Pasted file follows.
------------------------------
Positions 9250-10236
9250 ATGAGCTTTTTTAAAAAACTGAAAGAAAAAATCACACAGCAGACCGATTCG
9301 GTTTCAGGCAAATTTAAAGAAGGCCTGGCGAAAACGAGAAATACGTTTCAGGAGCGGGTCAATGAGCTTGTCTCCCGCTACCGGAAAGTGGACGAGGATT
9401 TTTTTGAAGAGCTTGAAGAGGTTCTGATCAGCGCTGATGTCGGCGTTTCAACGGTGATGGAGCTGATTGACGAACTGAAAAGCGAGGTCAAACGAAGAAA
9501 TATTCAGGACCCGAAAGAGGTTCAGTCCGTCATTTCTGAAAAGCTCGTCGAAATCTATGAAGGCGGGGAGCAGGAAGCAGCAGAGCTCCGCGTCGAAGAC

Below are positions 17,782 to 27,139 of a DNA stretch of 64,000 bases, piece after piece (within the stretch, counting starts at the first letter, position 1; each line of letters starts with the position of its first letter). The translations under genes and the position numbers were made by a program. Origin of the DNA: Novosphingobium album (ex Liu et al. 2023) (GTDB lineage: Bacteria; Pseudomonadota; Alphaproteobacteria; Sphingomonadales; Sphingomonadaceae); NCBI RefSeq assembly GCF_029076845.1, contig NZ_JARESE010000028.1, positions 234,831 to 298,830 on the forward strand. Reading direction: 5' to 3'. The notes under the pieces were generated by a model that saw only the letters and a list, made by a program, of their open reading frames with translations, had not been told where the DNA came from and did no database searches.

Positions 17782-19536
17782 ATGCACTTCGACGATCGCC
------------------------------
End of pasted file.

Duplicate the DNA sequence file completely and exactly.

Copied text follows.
Positions 9250-10236
9250 ATGAGCTTTTTTAAAAAACTGAAAGAAAAAATCACACAGCAGACCGATTCG
9301 GTTTCAGGCAAATTTAAAGAAGGCCTGGCGAAAACGAGAAATACGTTTCAGGAGCGGGTCAATGAGCTTGTCTCCCGCTACCGGAAAGTGGACGAGGATT
9401 TTTTTGAAGAGCTTGAAGAGGTTCTGATCAGCGCTGATGTCGGCGTTTCAACGGTGATGGAGCTGATTGACGAACTGAAAAGCGAGGTCAAACGAAGAAA
9501 TATTCAGGACCCGAAAGAGGTTCAGTCCGTCATTTCTGAAAAGCTCGTCGAAATCTATGAAGGCGGGGAGCAGGAAGCAGCAGAGCTCCGCGTCGAAGAC

Below are positions 17,782 to 27,139 of a DNA stretch of 64,000 bases, piece after piece (within the stretch, counting starts at the first letter, position 1; each line of letters starts with the position of its first letter). The translations under genes and the position numbers were made by a program. Origin of the DNA: Novosphingobium album (ex Liu et al. 2023) (GTDB lineage: Bacteria; Pseudomonadota; Alphaproteobacteria; Sphingomonadales; Sphingomonadaceae); NCBI RefSeq assembly GCF_029076845.1, contig NZ_JARESE010000028.1, positions 234,831 to 298,830 on the forward strand. Reading direction: 5' to 3'. The notes under the pieces were generated by a model that saw only the letters and a list, made by a program, of their open reading frames with translations, had not been told where the DNA came from and did no database searches.

Positions 17782-19536
17782 ATGCACTTCGACGATCGCC